The first shot of Frederick Wiseman’s In Jackson Heights is from a fixed angle set at about the height of a traffic sign. The camera peers down upon a common street corner in Queens, NY. A montage of this neighborhood’s sidewalk exteriors–outside of which residents sit, converse, gaze, walk, and barter and buy–follows as Wiseman sets the stage for this work of pedestrian brilliance. (And I mean “pedestrian” in the most literal way; the film is far from dull.) This sequence cuts into one of the many storefronts, as the camera observes a Ramadan service; the first words spoken in the film are in Arabic. And thus begins the prolific documentarian’s (this his 40th feature) modern masterpiece of quotidian urgency.
In a tumultuous national climate where the bias-confirming outrage machine rages ever on, a repulsively rich real estate mogul-o-maniac threatens ascension as leader of the free world, and refugees fleeing terror-ridden countries are regarded in equal light as their own slaughterers, In Jackson Heights is a sobering observance of the times. It serves as an antidote and a sedative, both through an immersion into a wholly other experience.
The Jackson Heights neighborhood is one of the most diverse communities on the planet, home to a staggering 167 languages. With a population of nearly 180,000, 60% of which are foreign-born (according to a 2012 write-up in Highbrow Magazine), there is no better example of the American ideal than Jackson Heights. Because of this, it has the specific communal voice to reveal deeper truths about the state of America today.
It should be evident, even to those approaching his work for the first time, that this titan of nonfiction is one of cinema’s greatest observers. Early on, Wiseman sets a specific visual rhythm. He establishes (and then transitions) scenes with montages of Heights’ exteriors, followed by sequences of interior goings-on–usually a community meeting of a specific swath of residents. Once inside the camera sits patiently. Wiseman watches with care as residents speak, often ineloquently, of personal or communal struggles. We sit in on a meeting of homosexual seniors discussing where they will meet next; phone conversations at a councilman’s office are observed as an assistant deals with residents’ concerns; the camera joins an LGBTQ march to protest a harassing restaurateur. Before exiting back onto the streets of the neighborhood, Wiseman usually cuts away from the speaker to a punctuating montage of faces and interiors. Jackson Heights is equally people and spaces, and Wiseman is fascinated by it all.
Wiseman and cinematographer John Davey’s compositions are often very striking. Many feature sight lines meant to push the viewer’s eyes along the screen: for instance, a storefront shot from a wide diagonal angle creates a sense of motion as the eyes are pushed from left to right across the screen. The action of the cuts and the transitions of the life caught in frame is dizzying. Yet what is observed is as quotidian as crossing the street or entering a store. The bustling action of the neighborhood is vivid even in the still composition.
Given the sheer density of the subject at hand, I expected a much looser, more meandering film. The first hour even feels like an off-the-cuff, feet-on-the-street piece of verite, but Wiseman is a clever craftsman. His role as director, editor, and producer allows for a nimble and calculated touch. As a true observer, he allows the audience to slowly see the tapestry woven together over the course of the film. It’s three hours for a reason: Wiseman is asking us to be patient alongside him. What he wants is to open eyes, to make connections. And so he never states his thesis, but lets the community’s residents speak for themselves.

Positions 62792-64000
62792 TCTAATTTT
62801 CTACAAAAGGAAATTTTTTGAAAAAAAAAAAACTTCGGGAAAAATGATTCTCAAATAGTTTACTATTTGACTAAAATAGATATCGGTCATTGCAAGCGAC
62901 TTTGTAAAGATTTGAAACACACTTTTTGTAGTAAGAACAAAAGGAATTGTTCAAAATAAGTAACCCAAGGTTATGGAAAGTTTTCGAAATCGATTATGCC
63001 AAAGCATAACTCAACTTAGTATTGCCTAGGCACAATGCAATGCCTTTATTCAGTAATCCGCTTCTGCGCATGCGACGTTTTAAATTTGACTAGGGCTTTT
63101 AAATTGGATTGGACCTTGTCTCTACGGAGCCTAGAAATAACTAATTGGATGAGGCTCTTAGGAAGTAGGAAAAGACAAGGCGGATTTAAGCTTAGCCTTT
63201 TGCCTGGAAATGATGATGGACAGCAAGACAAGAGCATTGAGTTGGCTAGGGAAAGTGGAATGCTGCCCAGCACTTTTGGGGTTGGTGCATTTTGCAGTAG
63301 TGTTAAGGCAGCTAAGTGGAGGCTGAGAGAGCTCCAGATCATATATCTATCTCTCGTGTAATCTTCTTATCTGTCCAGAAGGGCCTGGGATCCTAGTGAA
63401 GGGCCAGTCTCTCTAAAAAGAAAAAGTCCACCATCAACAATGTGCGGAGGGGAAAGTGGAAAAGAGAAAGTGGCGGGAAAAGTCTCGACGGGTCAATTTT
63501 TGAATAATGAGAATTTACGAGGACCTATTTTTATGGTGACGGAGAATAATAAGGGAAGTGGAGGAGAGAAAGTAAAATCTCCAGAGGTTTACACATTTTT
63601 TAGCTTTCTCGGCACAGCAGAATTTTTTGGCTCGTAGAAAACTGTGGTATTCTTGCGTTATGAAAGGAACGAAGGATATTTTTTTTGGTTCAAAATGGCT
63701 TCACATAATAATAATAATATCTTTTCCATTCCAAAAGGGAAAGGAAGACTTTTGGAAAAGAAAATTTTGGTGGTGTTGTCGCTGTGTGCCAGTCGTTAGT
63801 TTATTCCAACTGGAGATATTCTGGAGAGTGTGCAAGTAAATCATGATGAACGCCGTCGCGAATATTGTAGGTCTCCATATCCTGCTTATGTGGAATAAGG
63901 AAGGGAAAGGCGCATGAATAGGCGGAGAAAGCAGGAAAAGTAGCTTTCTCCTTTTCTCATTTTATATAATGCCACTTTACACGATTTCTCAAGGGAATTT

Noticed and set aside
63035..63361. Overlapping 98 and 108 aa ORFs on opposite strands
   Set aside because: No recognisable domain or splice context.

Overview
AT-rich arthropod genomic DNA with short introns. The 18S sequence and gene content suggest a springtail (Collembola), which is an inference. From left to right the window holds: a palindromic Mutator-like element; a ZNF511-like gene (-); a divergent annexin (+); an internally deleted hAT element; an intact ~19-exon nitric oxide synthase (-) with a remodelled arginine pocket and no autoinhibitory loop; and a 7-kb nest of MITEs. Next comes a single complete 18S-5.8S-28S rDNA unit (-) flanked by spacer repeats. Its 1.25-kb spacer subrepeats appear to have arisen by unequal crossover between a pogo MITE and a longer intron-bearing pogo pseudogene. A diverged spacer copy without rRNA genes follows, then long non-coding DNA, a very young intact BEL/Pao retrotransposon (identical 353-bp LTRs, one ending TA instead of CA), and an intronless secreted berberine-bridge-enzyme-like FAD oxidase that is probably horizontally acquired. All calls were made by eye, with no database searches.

Though, it’s not all disconcerting in detail. This neighborhood is as playful and full of color as it is hardship. Color, according to Wiseman’s eye, is essential to Jackson Heights. The angles he and Davey shoot from absorb so many vivacious hues from the street, be it from signs, skin, clothing, papers, or any other passing surface. It’s hard not to smile when the camera enters a tattoo/head shop or a nightclub, imagining the elder Wiseman perusing such sites with a glint in his eye. You can sense the glee on his face when there’s suddenly a montage of a florist’s stand as Jason Derulo’s “Talk Dirty” plays overhead (diegetically, that is). There are many smiles and handshakes, much celebrating of life and children playing on playgrounds. Jackson Heights is a true wonder of the world.
The whole film is full of these threads that Wiseman had to have come across by that patient observance a documentarian is uniquely familiar with. His style is an act of discovery, but he doesn’t stop when the veil is pulled away. Wiseman continues to shape, and in that he’s a supreme craftsman. He could’ve allowed the film to remain in that ethereal state of happenstance, just be satisfied with passing by. Instead, he created a transcendent work by allowing the specifics of the Jackson Heights milieu to connect with broader truths that we all face. In Jackson Heights is a shaped work that’s meant to shape those who witness it.
By putting these struggles and joys in the context of realities faced by the marginalized, the foreigner, the other, Wiseman uses his camera as a tool of empathetic protest, exhausted lament, and unwavering celebration. In Jackson Heights is a deconstruction of New York City magic, and ultimately, of the American allure, yet it’s a hopeful document of the brilliant color and motion, the skin and bone that compose our most diverse city. It’s a reminder that while we are still alive there is life to live and fight for.
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